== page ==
54 
V 
V 
54 
11101011000 
02 
" 
" 
02 
11001100110 
55 
W 
W 
55 
11101000110 
03 
# 
# 
03 
10010011000 
56 
X 
X 
56 
11100010110 
04 
$ 
$ 
04 
10010001100 
57 
Y 
Y 
57 
11101101000 
05 
% 
% 
05 
10001001100 
58 
Z 
Z 
58 
11101100010 
06 
& 
& 
06 
10011001000 
59 
[ 
[ 
59 
11100011010 
07 
' 
' 
07 
10011000100 
60 
\ 
\ 
60 
11101111010 
08 
( 
( 
08 
10001100100 
61 
] 
] 
61 
11001000010 
09 
) 
) 
09 
11001001000 
62 
^ 
^ 
62 
11110001010 
10 
* 
* 
10 
11001000100 
63 
_ 
_ 
63 
10100110000 
11 
+ 
+ 
11 
11000100100 
64 
NUL 
` 
64 
10100001100 
12 
, 
, 
12 
10110011100 
65 
SOH 
a 
65 
10010110000 
13 
 
 
13 
10011011100 
66 
STX 
b 
66 
10010000110 
14 
. 
. 
14 
10011001110 
67 
ETX 
c 
67 
10000101100 
15 
/ 
/ 
15 
10111001100 
68 
EOT 
d 
68 
10000100110 
16 
0 
0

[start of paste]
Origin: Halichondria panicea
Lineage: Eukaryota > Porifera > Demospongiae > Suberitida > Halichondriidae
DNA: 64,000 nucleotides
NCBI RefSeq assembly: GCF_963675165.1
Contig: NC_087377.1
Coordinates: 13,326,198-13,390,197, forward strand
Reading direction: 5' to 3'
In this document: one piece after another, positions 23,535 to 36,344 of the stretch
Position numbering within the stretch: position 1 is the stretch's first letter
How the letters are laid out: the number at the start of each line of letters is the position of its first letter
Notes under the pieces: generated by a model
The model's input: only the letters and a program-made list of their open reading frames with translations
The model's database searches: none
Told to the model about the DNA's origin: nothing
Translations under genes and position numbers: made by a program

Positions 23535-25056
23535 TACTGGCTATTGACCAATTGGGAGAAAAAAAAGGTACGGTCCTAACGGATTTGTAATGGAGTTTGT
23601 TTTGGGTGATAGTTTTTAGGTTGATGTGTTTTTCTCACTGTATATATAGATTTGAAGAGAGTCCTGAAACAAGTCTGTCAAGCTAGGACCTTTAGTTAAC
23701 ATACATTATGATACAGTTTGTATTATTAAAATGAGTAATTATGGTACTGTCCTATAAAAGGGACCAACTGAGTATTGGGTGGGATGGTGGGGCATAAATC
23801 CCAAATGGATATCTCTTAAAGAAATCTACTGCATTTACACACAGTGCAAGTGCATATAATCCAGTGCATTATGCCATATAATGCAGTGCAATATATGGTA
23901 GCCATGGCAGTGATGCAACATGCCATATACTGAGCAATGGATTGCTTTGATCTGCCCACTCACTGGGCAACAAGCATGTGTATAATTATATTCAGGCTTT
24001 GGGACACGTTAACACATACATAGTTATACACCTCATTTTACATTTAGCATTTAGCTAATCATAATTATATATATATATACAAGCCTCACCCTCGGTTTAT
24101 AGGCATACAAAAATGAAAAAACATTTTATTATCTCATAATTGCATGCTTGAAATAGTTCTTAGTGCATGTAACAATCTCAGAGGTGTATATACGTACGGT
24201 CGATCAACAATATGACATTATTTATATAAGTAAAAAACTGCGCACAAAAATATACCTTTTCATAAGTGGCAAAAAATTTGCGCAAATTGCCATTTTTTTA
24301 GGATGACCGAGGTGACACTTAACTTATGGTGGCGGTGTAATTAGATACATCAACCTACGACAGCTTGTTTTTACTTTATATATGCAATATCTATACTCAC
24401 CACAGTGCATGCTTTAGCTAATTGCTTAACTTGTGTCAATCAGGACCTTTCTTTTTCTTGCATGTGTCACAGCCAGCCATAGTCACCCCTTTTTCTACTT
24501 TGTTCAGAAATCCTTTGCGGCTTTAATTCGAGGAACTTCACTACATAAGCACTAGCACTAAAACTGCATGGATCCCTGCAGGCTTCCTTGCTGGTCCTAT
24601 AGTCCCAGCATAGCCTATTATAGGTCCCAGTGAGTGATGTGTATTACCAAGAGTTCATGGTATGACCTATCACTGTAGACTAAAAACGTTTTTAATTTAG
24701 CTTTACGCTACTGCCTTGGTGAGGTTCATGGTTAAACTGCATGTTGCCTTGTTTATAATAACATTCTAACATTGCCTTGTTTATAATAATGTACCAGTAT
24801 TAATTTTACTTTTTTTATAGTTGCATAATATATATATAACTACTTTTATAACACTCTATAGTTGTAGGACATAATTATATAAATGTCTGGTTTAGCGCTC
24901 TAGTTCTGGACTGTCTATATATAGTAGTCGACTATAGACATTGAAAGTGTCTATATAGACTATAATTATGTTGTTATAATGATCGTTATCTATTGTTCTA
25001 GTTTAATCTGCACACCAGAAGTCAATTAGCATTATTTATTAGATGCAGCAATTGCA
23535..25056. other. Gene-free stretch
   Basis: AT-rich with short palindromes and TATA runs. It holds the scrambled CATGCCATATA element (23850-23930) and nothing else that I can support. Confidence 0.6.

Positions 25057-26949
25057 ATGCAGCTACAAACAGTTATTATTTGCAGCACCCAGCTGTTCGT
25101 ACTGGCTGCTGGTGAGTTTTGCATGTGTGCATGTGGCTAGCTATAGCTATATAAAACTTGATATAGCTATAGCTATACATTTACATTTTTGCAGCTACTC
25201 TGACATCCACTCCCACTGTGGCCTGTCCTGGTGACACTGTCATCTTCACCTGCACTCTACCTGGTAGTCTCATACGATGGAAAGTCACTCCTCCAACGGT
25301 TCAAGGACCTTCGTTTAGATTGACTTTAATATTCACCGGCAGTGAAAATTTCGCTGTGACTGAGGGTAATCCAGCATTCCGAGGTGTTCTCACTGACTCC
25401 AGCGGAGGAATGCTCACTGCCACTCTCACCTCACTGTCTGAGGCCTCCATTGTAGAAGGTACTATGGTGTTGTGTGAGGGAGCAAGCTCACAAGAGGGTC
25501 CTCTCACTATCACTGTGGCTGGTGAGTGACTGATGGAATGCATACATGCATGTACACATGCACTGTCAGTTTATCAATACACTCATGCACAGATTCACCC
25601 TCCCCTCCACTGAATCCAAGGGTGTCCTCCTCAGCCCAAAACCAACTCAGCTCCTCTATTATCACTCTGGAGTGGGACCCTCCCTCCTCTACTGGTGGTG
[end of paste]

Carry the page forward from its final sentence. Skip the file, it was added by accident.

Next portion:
16 
10011101100 
69 
ENQ 
e 
69 
10110010000 
17 
1 
1 
17 
10011100110 
70 
ACK 
f 
70 
10110000100 
18 
2 
2 
18 
11001110010 
71 
BEL 
g 
71 
10011010000 
19 
3 
3 
19 
11001011100 
72 
BS 
h 
72 
10011000010 
20 
4 
4 
20 
11001001110 
73 
HT 
i 
73 
10000110100 
21 
5 
5 
21 
11011100100 
74 
LF 
j 
74 
10000110010 
22 
6 
6 
22 
11001110100 
75 
VT 
k 
75 
11000010010 
23 
7 
7 
23 
11101101110 
76 
FF 
l 
76 
11001010000 
24 
8 
8 
24 
11101001100 
77 
CR 
m 
77 
11110111010 
25 
9 
9 
25 
11100101100 
78 
SO 
n 
78 
11000010100 
26 
: 
: 
26 
11100100110 
79 
SI 
o 
79 
10001111010 
27 
; 
; 
27 
11101100100 
80 
DLE 
p 
80 
10100111100 
28 
< 
< 
28 
11100110100 
81 
DC1 
q 
81 
10010111100 
29 
= 
= 
29 
11100110010 
82 
DC2 
r 
82 
10010011110 
30 
> 
> 
30 
11011011000 
83 
DC3 
s 
83 
10111100100